Toxicity in the mortgage sector once valued at $11 trillion was at the root of the 2008 financial collapse. This paper provides an overview of subprime litigation, focusing on the preliminary rulings over the past several years that have pointed to loan originators as the (very large) tip of a gigantic pyramid scheme. Due to relevant statutes of limitations, the opportunity to pursue new litigation is receding. Recent developments suggest an end is in sight.
When the first subprime mortgage securities fraud cases were filed in the wake of the 2008 meltdown, few met the adequate particularity required for pleading fraudulent misrepresentations, omissions, and loss causation. After being subjected to heightened pleading requirements by Rule 9(b) and the Private Securities Litigation Reform Act (PSLRA), courts sent plaintiffs’ counsel back to the drawing board. Subsequent amended complaints and new filings began to hone in on exactly how subprime lending operated, and what courts require to survive motions for dismissal and summary judgment.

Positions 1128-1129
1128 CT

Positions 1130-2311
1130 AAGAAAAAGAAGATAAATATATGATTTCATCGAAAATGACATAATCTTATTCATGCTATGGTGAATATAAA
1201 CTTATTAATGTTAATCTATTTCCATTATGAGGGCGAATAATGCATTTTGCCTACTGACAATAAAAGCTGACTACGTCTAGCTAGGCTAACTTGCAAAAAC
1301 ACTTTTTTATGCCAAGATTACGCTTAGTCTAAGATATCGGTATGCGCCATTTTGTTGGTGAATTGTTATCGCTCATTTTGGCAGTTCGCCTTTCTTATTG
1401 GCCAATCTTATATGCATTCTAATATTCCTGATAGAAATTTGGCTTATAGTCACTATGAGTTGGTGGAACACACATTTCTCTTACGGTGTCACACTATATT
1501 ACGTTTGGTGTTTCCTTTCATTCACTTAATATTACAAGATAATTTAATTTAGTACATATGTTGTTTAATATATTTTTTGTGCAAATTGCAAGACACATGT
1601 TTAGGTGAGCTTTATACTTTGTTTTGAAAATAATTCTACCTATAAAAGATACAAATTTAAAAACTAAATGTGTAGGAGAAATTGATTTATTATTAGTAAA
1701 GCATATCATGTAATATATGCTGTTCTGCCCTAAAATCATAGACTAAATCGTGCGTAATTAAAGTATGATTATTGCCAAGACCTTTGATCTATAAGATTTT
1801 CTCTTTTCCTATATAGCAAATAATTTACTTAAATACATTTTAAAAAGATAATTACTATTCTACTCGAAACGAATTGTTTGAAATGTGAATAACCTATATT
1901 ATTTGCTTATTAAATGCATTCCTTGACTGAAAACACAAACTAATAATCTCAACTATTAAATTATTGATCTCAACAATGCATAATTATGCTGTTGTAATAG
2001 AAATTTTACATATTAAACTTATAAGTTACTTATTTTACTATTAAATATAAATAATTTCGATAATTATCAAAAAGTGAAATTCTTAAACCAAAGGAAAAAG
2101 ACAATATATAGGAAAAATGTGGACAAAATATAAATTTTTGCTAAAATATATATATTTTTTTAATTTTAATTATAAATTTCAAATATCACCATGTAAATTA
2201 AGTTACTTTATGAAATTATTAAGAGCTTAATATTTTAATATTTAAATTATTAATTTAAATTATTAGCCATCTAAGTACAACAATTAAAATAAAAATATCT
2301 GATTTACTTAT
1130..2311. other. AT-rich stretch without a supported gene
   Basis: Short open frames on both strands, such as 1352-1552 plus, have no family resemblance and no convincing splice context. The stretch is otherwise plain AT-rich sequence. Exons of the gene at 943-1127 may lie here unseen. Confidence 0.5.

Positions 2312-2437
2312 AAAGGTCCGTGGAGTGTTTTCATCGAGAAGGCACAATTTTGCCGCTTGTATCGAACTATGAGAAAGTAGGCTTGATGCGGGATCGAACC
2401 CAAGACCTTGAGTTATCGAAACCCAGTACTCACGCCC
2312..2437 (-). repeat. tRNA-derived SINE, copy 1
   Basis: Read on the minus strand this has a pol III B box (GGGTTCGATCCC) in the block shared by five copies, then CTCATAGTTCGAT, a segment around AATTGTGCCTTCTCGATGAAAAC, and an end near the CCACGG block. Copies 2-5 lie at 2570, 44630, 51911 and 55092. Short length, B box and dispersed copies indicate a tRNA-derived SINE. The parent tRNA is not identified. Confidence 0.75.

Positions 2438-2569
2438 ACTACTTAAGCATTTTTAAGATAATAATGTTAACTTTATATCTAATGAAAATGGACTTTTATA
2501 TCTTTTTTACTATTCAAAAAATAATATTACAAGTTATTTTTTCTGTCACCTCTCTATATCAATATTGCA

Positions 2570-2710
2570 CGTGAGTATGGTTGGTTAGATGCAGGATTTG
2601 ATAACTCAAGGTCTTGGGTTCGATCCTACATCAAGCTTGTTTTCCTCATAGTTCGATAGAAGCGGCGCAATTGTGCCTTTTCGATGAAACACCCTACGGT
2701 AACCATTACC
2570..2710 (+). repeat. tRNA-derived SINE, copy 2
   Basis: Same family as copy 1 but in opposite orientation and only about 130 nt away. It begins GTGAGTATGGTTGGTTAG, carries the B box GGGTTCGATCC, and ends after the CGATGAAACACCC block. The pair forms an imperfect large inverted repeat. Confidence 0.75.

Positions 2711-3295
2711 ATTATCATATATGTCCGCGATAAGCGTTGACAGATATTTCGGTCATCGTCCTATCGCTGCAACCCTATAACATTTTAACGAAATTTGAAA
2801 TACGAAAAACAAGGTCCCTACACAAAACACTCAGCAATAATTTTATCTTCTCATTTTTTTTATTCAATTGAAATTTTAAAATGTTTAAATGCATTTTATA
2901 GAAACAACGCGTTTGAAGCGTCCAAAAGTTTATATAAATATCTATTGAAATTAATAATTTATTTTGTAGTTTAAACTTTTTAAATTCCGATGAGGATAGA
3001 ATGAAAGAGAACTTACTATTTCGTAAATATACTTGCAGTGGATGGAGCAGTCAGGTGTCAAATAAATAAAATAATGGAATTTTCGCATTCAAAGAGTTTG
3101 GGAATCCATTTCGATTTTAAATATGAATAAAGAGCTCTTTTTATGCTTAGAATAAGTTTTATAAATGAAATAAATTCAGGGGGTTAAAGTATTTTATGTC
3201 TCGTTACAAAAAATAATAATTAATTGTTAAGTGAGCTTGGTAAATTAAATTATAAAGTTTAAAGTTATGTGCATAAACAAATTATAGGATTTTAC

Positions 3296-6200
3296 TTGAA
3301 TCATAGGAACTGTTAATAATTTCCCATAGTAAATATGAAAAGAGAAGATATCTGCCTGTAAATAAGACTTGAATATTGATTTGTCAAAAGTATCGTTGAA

Consolidation in the financial sector has both complicated and simplified the landscape. For example, the world’s largest bank, Bank of America (BoA), bought the world’s largest loan originator, Countrywide. As a result, BoA is the most highly-targeted subprime litigation defendant. Post-crisis mergers and acquisitions create fewer litigants, and more centralized control over discovery documents and settlement strategies. J.P. Morgan, who bought up Bear Stearns (the EMC Mortgage umbrella) and Washington Mutual, appear less willing to settle at the moment… but it remains to be seen how courts will rule on certain discovery motions. Full disclosure regarding the subprime lending details may never be revealed.
Most allegations focus on mortgage originators’ disregard for underwriting standards, issuing high-interest loans to people with low (or no) income, and then providing representations and warranties that the mortgage backed securities (MBS) are fiscally sound investments. Pension shareholders are suing their fund managers. Fund managers are suing investment banks. Investment banks are suing insurers. Insurers are suing loan originators… and the losses trickle back upstream to the source. The tide has turned in securities fraud actions, as it seems the “Nobody’s Fault” defense has been overruled by an “Everyone’s Fault” offense.